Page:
I’m just tired of everyone screaming about how scary and horrifying it is. That might not be your story. It definitely wasn’t mine. Yes, talk to your doctor about possible issues you could have. Yes, talk to your girlfriends about their experiences, but take everything with a grain of salt. Your experience will be unique, as will each of your pregnancies and labors. If we all go around glooming and dooming and terrifying the sweet, panicked moms-to-be, what’s the point of that?

*Steps off soapbox and plans next post to be about innocuous board books and nursery rhymes*

I’d love to hear your feedback. Did the “dark side of pregnancy” posts help you? Did they make you feel more nervous?

Mama is now on Twitter! Come follow me as I figure out some tweetin’ or Instagrammin’.

2 Comments Add yours

  1. Erin says:

    Great post—full of so much truth. I think that more than anything, other people had stories that made me (more) nervous. … stories of epidurals making legs numb for days, stories of pushing for four hours…I was not any more prepared from listening to what happened to other people. Thankfully neither of my birth stories had anything too exciting or terrible. But I wasted a lot of time worrying about all the “what if’s”! I think we’ve now crossed the fine line between not sharing enough to sharing too much, sometimes. Not sure if I think it’s good or bad.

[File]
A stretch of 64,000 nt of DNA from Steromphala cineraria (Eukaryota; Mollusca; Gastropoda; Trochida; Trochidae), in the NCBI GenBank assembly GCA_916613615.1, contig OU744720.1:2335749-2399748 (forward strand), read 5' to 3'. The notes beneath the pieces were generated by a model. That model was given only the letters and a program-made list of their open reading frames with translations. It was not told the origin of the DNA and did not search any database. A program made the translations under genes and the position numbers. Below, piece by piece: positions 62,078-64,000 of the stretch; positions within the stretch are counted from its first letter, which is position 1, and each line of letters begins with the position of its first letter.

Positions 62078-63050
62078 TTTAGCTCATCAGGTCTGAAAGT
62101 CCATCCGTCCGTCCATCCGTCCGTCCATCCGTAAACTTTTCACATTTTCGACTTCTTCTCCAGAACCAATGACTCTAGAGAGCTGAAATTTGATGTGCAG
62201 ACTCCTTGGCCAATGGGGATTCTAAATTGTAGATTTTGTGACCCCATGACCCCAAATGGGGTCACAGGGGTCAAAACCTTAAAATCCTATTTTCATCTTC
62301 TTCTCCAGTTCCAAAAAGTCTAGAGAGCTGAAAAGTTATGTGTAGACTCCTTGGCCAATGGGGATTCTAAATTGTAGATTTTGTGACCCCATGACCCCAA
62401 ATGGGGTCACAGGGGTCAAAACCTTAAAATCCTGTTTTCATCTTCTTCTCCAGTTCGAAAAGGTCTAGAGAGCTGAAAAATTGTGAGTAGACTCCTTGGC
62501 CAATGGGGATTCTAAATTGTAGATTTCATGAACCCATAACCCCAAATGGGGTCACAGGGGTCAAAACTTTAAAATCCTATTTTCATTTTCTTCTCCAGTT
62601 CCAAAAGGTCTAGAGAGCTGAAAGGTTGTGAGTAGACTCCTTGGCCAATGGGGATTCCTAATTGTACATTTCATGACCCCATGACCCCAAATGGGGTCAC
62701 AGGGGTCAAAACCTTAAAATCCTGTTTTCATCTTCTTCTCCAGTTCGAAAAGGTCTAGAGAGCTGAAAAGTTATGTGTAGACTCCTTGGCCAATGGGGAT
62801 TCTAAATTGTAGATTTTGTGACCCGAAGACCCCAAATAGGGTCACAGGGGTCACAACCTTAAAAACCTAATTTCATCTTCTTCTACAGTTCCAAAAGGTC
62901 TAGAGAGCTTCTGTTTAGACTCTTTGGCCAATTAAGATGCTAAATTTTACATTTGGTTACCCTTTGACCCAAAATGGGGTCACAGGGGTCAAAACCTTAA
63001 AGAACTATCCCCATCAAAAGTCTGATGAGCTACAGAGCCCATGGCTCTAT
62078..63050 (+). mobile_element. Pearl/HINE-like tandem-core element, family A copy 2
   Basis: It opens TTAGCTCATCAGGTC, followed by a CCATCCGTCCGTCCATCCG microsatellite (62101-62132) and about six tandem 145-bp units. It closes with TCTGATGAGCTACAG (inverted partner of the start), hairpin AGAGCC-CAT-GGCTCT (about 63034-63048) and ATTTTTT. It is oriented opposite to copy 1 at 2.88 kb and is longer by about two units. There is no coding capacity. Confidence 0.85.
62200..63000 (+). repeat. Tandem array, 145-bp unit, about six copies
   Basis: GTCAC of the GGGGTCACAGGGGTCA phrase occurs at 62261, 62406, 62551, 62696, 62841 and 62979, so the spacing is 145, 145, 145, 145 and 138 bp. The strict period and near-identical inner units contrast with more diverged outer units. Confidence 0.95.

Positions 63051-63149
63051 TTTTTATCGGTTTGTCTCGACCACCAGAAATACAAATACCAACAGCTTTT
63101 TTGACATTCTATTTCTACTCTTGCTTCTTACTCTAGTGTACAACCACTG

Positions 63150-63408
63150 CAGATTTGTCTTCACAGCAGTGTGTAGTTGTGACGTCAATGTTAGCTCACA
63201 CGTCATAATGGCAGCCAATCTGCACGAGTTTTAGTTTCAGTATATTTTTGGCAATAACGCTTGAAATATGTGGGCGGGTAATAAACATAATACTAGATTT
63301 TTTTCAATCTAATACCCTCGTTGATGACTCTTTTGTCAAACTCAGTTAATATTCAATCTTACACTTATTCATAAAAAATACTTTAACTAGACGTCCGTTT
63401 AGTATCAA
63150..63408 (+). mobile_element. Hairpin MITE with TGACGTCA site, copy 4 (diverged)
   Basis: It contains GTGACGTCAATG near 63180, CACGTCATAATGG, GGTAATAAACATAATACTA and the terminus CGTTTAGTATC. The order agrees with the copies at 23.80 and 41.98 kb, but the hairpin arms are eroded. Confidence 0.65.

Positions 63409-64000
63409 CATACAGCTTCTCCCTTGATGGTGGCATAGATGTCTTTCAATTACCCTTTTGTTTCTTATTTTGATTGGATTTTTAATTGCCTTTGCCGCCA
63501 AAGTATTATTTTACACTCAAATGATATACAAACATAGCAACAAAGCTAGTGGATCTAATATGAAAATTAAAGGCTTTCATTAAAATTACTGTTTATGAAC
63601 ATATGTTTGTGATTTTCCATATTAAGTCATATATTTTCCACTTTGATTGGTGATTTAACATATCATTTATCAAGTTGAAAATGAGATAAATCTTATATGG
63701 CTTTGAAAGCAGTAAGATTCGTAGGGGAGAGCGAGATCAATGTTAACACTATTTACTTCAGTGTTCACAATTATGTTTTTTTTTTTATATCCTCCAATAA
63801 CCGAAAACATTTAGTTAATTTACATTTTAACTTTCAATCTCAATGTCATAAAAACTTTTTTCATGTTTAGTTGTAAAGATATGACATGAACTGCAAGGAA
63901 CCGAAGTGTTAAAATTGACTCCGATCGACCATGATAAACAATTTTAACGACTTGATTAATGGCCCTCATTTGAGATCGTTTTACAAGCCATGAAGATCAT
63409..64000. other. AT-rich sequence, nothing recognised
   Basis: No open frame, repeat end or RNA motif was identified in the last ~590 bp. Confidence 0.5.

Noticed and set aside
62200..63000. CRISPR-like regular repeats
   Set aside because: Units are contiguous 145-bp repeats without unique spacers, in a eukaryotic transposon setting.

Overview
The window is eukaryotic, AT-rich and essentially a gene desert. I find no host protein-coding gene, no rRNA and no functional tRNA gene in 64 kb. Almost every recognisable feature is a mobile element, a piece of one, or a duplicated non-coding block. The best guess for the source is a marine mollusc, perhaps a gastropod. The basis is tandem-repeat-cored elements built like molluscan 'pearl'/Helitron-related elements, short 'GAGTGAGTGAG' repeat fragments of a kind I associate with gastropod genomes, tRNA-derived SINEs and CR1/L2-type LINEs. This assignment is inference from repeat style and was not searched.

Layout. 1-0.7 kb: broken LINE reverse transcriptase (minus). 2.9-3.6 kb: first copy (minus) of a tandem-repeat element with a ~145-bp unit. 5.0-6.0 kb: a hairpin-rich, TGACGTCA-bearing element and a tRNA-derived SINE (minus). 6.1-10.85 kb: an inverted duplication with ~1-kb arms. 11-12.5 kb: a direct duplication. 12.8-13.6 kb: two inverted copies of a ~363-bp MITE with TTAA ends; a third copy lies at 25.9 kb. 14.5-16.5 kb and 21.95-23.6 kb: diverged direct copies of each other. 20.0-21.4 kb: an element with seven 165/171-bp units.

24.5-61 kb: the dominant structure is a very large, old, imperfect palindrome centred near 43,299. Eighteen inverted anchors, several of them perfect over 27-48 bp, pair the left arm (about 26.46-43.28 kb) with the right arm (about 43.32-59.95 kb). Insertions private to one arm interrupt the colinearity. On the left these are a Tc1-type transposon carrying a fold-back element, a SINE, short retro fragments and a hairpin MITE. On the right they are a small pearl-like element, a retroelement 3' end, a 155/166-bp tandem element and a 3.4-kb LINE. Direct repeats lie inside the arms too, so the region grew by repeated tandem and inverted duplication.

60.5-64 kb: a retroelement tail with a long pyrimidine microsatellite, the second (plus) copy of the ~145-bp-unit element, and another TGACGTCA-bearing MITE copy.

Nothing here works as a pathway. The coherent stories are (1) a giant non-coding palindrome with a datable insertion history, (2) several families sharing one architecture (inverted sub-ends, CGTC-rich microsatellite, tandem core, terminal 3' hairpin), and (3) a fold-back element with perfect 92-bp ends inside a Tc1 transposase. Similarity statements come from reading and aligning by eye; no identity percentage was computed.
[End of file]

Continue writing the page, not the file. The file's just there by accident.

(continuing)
Like

  2. K says:

    I get where you are coming from and pregnancy truly is a beautiful thing. At the same time, the gloss over articles are what bother me most. My “easy labors” we’re still hard labors. I just spent nearly 3 months recovering from an epidural injury and during that period of time my newborn had to have surgery. I was sick as a dog for the first 17.5 weeks then had pubic symphasis dysfunction. I don’t think the problem is that people share the dark side of pregnancy. The problem is people reading about it freak out. It’s smart to go into pregnancy knowing how hard it can be while at the same time being in awe of the miraclulous beauty that is pregnancy, labor, and delivery. I think every mom will agree that in the end it’s beyond worth it to have a precious baby. But there is no shame is admitting that your experience getting there wasn’t rainbows and sunshine

    Liked by 1 person